Old (Film) School: Chocolat by Claire Denis

Originally Written in 2003


The overlying essence of the film Chocolat is one of stagnation and entropy.  The character of France is the only person who seems to be comfortable with her surroundings and this is because she is a child.  Every other character possesses a volatile intensity that is a product of their position in Cameroonian society.

Stagnation is most evident when observing Aimée.  She is a vital young woman who is simply bursting to live a normal life. It is obvious that Aimée detests Cameroon, for she tries to keep her own traditions, while stubbornly  refusing to try new African ways. She also barely talks or relates with France; for she is too engrossed in her wistful dreaming of home. When she finally reaches out to Protée, she is rebuked for overstepping her boundaries.  It is as if Aimée is stuck in a narrow box in which she cannot be happy because she is not home and cannot make a home in such a rigidly defined locale.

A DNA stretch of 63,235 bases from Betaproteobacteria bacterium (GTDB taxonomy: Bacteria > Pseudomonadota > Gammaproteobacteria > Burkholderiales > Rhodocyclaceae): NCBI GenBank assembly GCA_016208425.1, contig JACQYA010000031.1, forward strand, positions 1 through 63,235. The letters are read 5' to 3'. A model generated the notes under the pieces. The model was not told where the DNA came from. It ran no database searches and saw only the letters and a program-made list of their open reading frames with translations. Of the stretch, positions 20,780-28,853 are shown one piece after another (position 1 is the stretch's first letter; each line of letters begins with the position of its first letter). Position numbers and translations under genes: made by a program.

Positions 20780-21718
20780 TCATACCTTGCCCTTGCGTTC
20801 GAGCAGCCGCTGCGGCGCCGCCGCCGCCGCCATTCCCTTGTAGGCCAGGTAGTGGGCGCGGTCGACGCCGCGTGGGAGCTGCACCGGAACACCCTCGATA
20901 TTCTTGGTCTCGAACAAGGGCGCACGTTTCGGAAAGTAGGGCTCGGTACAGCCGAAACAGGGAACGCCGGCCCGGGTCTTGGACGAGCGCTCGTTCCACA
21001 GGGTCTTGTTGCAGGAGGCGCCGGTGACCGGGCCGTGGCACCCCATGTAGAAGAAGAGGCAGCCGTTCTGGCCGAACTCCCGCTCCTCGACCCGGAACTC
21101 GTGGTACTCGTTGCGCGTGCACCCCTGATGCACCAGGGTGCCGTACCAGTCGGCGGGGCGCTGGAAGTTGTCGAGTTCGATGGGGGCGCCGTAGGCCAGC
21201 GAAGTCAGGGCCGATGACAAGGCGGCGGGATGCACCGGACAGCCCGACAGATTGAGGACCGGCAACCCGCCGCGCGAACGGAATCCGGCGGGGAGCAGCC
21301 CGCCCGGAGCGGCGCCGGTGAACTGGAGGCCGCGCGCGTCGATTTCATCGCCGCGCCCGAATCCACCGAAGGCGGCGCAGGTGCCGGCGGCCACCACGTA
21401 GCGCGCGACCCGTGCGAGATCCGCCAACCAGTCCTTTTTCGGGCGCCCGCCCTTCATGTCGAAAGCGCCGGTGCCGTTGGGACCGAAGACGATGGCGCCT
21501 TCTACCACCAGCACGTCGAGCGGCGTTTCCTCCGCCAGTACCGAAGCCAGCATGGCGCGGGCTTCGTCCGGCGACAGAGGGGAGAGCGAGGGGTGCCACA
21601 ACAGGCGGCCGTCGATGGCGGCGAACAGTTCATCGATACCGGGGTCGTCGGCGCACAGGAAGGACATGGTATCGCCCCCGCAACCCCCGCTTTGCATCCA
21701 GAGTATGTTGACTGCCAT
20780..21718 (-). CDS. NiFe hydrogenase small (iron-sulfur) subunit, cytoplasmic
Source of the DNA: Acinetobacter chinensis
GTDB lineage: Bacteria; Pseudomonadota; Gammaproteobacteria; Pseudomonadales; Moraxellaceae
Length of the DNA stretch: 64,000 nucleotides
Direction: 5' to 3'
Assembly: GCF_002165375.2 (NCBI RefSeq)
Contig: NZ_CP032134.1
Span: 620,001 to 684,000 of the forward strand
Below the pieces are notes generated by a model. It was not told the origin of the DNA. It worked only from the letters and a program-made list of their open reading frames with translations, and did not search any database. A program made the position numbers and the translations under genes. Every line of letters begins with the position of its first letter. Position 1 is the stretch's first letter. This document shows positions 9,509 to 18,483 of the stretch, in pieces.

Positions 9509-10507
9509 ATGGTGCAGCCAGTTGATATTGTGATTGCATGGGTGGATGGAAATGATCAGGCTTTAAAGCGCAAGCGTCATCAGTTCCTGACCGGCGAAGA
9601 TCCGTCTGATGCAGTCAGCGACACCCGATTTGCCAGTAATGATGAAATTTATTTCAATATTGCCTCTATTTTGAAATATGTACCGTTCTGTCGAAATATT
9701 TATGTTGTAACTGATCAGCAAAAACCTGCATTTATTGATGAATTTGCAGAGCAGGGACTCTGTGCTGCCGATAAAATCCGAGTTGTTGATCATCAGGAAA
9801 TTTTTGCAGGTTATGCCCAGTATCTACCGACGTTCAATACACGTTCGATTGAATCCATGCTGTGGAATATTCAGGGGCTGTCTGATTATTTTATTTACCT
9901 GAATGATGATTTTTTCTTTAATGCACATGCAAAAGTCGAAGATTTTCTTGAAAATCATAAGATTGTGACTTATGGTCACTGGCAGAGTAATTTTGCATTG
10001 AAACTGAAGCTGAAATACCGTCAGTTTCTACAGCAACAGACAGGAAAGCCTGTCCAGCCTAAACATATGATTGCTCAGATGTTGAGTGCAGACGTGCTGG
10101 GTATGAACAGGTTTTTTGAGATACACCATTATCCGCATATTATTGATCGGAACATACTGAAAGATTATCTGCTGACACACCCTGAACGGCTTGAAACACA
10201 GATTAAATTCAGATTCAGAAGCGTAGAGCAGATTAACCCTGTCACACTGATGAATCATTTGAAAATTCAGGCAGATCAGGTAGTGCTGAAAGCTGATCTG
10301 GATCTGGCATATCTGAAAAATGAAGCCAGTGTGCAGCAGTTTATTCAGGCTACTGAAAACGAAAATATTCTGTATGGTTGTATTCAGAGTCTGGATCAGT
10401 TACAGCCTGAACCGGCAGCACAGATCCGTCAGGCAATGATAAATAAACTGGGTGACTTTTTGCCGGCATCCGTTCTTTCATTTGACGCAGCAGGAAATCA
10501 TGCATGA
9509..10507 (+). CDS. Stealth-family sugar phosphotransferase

The entropy of Chocolat is evident from observing the male characters. The white men are incredibly edgy because they know, deep down, that their occupation is unjust and will be short-lived.  Marc is fairly calm for he knows that the colony will not last.  The other white men express their uneasiness by acting superior to the black people and to women. Protée deals with the inevitable by acting stoically while being the consummate butler.  He knows the occupation will eventually end and he will then be able to live with the dignity which the white man had denied him.